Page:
067. MYR-CDG: Product Meets Sales
The entire room turned to look at me like I was the last human in "Invasion of the Body Snatchers".
Microsoft was often viewed as a Borg-like structure though we’ve already seen when it came to product development it was decidedly of two cultures. The huge and growing global sales force so dominated by SteveB (now CEO) represented a third, one completely defined by the unique combination of massive global scale and local empowerment and respect for culture. What happens when a Redmond-based software engineer-turned product group executive meets this culture head-on? What about when that happens in front of his new boss who previously ran the field and created the process we’re about to see unfold?
This is a story of culture. It is also a story of growing and maturing as an exec. Most of all it is a story of how a product leader is not really complete until they’ve lived and breathed the efforts of the sales people that connect with customers and bring in the money. Below is an early experience. A few years later I would pack up and live in China to experience firsthand on a daily basis what it was like to sell every day.
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In the classic book Flow: The Psychology of Optimal Experience, Mihaly Csikszentmihalyi demonstrates that a genuinely satisfying experience takes place in a state of consciousness called flow. During flow, people typically experience deep enjoyment, creativity, and a total involvement with life. While the book uses many examples, the concept of getting in a groove resonated with me. Flow is how programmers spend hours writing code and how our best customers spend hours creating satisfying documents with Office.
Reading Flow helped me, but my job was changing. . .a lot. The demands to be present in the newly added building 34 executive suite overwhelmed me at times. The pressure to spend so much time ruminating with other executives ran counter to what I came to believe and what I experienced. It didn’t used to be like that. I know because I used to see the execs I worked for most every day, casually.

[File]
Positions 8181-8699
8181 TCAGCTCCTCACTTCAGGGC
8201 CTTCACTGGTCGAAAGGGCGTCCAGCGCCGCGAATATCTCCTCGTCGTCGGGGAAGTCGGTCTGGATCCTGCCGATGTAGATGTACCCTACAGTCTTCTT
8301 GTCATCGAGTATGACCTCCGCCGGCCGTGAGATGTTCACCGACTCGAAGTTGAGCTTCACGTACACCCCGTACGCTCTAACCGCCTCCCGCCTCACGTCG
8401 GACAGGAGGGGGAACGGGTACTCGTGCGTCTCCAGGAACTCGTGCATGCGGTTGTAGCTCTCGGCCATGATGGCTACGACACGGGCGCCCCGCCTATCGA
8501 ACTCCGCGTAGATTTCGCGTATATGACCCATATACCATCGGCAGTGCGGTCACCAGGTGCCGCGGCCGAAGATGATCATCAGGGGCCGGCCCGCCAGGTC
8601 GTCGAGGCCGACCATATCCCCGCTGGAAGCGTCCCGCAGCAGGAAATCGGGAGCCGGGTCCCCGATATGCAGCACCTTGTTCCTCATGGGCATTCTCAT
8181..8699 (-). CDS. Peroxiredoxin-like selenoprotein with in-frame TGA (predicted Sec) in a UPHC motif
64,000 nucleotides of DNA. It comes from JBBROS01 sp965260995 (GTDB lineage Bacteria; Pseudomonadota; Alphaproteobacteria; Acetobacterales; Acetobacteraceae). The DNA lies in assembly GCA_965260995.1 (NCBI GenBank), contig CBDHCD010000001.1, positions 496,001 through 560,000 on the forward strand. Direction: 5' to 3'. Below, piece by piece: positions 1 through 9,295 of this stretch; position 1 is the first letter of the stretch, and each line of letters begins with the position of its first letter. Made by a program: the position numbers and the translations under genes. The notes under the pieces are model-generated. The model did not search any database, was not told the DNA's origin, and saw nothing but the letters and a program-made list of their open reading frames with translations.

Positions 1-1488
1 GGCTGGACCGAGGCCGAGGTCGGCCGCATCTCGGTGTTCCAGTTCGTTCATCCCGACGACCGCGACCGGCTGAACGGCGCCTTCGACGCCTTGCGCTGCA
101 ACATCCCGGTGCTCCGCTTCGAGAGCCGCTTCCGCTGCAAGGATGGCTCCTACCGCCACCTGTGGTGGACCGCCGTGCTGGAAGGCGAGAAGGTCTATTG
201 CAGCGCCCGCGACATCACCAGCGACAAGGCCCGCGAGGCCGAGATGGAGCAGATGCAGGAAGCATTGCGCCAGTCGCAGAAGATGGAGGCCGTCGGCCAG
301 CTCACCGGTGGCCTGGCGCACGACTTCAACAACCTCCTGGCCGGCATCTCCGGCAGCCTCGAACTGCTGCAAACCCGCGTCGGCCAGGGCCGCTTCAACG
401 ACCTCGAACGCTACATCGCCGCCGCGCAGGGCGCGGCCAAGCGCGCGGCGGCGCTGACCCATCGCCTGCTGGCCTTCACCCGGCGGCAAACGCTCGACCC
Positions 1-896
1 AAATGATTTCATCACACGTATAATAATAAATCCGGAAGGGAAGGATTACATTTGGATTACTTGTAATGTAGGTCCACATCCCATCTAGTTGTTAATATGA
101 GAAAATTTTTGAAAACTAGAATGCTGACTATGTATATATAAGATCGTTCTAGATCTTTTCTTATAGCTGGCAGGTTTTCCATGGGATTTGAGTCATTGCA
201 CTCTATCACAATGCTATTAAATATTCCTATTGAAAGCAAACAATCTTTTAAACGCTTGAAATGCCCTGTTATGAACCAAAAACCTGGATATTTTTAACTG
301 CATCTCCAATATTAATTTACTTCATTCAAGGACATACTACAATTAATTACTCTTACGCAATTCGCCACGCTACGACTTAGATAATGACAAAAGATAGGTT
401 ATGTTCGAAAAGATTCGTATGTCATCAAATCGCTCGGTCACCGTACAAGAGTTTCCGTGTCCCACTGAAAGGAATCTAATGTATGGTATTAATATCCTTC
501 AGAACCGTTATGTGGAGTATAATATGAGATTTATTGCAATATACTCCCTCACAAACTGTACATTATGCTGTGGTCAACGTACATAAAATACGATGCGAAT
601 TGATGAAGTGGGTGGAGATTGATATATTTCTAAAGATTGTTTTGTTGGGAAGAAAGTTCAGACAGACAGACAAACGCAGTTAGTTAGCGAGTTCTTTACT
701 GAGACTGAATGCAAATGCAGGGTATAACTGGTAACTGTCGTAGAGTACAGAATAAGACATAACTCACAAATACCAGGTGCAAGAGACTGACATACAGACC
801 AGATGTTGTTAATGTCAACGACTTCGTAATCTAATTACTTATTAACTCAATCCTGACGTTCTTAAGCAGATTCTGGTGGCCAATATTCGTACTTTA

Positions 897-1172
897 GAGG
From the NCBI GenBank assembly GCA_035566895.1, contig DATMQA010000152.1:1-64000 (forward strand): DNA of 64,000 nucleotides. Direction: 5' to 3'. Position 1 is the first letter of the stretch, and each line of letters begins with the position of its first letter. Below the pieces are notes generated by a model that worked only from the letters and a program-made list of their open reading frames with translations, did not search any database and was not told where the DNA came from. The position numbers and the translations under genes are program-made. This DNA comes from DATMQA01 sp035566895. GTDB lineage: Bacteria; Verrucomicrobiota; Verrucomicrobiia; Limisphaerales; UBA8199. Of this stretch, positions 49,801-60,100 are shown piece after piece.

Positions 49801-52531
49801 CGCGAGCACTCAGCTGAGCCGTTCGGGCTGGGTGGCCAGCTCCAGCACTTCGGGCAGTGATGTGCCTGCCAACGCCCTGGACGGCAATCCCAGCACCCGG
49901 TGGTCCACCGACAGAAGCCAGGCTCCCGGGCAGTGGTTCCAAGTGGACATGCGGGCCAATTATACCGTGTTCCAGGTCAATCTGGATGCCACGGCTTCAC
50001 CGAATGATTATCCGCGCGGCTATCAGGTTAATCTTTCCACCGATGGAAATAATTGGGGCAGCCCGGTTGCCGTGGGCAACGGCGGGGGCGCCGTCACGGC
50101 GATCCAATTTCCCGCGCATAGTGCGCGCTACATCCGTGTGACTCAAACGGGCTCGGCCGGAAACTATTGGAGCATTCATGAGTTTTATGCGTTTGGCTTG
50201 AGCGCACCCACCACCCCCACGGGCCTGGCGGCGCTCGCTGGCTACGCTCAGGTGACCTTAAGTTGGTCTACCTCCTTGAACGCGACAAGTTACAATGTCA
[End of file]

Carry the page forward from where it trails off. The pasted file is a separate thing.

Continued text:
Flow was how I felt writing a vision or the interactions I had as I walked the halls. This was especially important at Microsoft where everyone had a door. The criticism of private offices is that people get shut out of collaboration and spontaneous discussions (in favor of concentration and quiet focused work, apparently). I never believed that to be the case, because we had a culture of door open/door closed that implied a willingness to chat spontaneously or a need to focus. Since my first days at work, the richness of the hallway discussion and drive-by discussions were the most useful and memorable.
The idea of connecting spontaneously and learning what was on the mind of a member of the team was something I viewed as my job—so much more than sitting in a conference room with other executives or reading slides presented by managers but prepared by people not even in the room. Making eye contact, not in a hurry, discussing someone’s work, and seeing if I could put if either into context, or simply offer perspective on something going on in a bigger picture—that was flow for me. Everyone was always wrestling with something—bugs, recruiting, implementation choices, and more—and while I didn’t want to walk around fixing things, I could support, learn, and connect. Most importantly, this was a way to connect with less senior members of the team 1:1. Even today, I can recount some of my favorite moments and best connections coming from people I was able to learn from by walking the halls, a phrase made famous (at least in the tech world) by Intel’s Andy Grove.